There were games to play and all sorts of interactive exhibits which the children enjoyed. We really could have stayed much longer than we did – and that’s before you venture outside, where you can board the tall ship docked in the River Clyde (and find another Oor Wullie sculpture).

On the way out, we were given a museum passport to get stamped at each of the city’s museums over the summer – and we got our first stamp here at the Riverside.

5.30pm – To the hostel

Taking the bus into the West End proper, we hopped off and walked through Kelvingrove Park to reach the youth hostel. The hostel itself is set in a fabulous Victorian townhouse overlooking the park and from our second-floor private room we had a spectacular view of the Glasgow skyline.

We opted for an easy self-catered meal for dinner, though the hostel also offers catered options and there are plenty of cafes and restaurants in the vicinity if you’d rather eat out. After a busy day, we were content to relax at the hostel, which has a communal lounge, TV room and games room, as well as the self-catering kitchen.

Sunday 8am – Breakfast made easy

To take the hassle out of breakfast time we’d pre-ordered a continental breakfast from the hostel. We filled up on the buffet – which included croissants, cereal, toast, yoghurt, meat, cheese, fruit juice, tea and coffee – which meant we could head out reasonably early (for a family of five!) to take in a couple more museums before our train was due to leave later in the day.

We strolled back through Kelvingrove Park – letting the kids stop for a play at the excellent play park on the way through. We eventually dragged them away, with the promise of dinosaurs and other fascinating things to see.

First we headed for Kelvin Hall and the T.Rex in Town exhibition, which is on until July 31st. After following the dino footsteps into the main hall, you enter to be greeted by the most famous of all dinosaurs in full attack pose.

Jennifer takes a turn at decorating her own dinosaur at the T-Rex exhibition

This fascinating prehistoric skeleton is the third most complete T-Rex ever found. Its 66-million-year-old fossilised bones are complemented by 3D-printed copies of a few missing bones and some casts from other T-Rex finds to make a complete creature, bringing to life the sheer scale of the dinosaur kingdom.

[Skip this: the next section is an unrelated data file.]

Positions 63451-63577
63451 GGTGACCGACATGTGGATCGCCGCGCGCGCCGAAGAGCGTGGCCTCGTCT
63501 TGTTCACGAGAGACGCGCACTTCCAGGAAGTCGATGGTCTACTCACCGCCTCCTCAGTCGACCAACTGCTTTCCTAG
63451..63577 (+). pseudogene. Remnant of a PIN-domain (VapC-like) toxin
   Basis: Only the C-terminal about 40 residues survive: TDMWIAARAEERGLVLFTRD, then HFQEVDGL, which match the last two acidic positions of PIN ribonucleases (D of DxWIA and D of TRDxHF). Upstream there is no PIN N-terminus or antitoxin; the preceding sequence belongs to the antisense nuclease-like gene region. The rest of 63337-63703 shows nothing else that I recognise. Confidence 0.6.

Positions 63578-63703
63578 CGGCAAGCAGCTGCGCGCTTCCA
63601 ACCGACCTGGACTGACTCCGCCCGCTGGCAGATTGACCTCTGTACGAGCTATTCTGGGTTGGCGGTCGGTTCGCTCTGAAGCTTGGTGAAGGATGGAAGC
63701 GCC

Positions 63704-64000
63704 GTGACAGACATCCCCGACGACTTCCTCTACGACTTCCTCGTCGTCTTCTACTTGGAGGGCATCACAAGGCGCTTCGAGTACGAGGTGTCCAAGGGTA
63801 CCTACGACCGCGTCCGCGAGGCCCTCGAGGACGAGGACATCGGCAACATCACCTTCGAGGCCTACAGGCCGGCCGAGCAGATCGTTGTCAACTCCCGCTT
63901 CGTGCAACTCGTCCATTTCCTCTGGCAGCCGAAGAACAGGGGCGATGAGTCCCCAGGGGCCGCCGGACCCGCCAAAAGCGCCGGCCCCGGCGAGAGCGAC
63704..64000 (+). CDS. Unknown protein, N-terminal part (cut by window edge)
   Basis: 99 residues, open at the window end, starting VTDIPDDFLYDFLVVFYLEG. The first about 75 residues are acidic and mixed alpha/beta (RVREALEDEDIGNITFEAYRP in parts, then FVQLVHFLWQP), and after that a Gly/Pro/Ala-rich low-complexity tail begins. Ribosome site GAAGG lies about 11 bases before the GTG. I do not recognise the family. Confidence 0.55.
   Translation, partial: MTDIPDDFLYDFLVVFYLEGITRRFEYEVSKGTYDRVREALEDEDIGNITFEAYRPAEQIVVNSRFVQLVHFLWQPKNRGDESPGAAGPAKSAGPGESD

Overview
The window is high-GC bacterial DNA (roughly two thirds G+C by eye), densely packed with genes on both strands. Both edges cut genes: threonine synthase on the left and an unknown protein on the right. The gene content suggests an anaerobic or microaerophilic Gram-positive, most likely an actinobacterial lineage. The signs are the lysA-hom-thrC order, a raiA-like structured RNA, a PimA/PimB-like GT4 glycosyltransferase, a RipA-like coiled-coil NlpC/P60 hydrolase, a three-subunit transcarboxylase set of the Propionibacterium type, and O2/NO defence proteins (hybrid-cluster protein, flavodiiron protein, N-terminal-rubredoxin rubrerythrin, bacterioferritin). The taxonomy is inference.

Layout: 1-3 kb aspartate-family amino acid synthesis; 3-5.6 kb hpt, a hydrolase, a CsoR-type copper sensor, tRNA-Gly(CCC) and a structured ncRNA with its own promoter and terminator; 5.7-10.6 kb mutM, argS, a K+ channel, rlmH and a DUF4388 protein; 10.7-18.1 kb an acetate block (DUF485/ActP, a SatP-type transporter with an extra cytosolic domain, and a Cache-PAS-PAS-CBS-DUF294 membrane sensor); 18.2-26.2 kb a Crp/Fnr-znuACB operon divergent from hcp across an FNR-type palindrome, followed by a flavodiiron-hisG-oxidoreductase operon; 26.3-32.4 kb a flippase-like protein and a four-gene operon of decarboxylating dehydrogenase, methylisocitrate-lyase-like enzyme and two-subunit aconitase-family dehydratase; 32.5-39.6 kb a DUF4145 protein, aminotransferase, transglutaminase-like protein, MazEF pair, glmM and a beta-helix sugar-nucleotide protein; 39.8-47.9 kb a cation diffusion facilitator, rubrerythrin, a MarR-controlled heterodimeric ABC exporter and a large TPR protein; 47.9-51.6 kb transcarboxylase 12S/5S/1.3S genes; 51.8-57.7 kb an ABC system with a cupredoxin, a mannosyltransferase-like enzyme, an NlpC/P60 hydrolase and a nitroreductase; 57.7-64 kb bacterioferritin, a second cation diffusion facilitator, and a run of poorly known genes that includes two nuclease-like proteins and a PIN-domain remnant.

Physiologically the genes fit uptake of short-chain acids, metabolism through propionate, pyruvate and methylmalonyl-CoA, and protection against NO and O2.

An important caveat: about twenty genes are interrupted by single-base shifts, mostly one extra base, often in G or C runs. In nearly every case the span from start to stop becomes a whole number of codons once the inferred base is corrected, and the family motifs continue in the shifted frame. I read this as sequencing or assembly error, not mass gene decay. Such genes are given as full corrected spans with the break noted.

There is plenty to keep the children interested beyond the bones, too. We tried to cycle faster than the T-Rex while being chased through the jungle, dancing to attract a dino date, weighing ourselves to see how much food we could offer for a mighty T-Rex (nearly two days’ worth, in my case), searching for fossils in the sand and testing our knowledge with a fun interactive quiz. Then of course there was the dino gift shop…

See Trix the T-Rex at Kelvin Hall until July 31st

12.30pm – Hungry again and more to see

This one-off exhibition isn’t the only place you can spot a dinosaur skeleton, though. Across the road in the Kelvingrove Art Gallery and Museum there’s a smaller dino – but one that used to roam around what is now Scotland. Having just met the T-Rex it seemed like a miniature copy, but you still wouldn’t want one of these chasing you!

We headed to the Kelvingrove next, making a beeline for the café for a nice lunch before roaming through some of the museum’s exhibits. There is just so much to see here that you have to be selective, so we looked at the Spitfire hanging from the ceiling and the girls were taken by the stuffed creatures that tell the story of wildlife around the world. 

Next we headed through to the Creatures of the Past room, home to the aforementioned Scottish dinosaur and even some fossilised dino poo – what child wouldn’t want to see that?!     

Clara uncovers Creatures of the Past at Kelvingrove Art Gallery and Museum

You could walk around for hours and only see a fraction of the interesting stuff on show at Kelvingrove, from classic works of art to displays from Ancient Egypt. But after collecting our third museum stamp of the weekend (and luckily finding a lost toy we hadn’t even noticed had gone missing) it was time to head back to the bus for our last leg of the tour before returning to the city centre to catch our train.

The weekend really captured the kids’ imaginations and, now we’ve got our museum passport, we’ve got even more reason to return and discover even more of what’s on offer in the city this summer.

By John Davidson

John is a journalist from Inverness. He specialises in the great outdoors and has written two books about the best walking and cycling routes in the Highlands.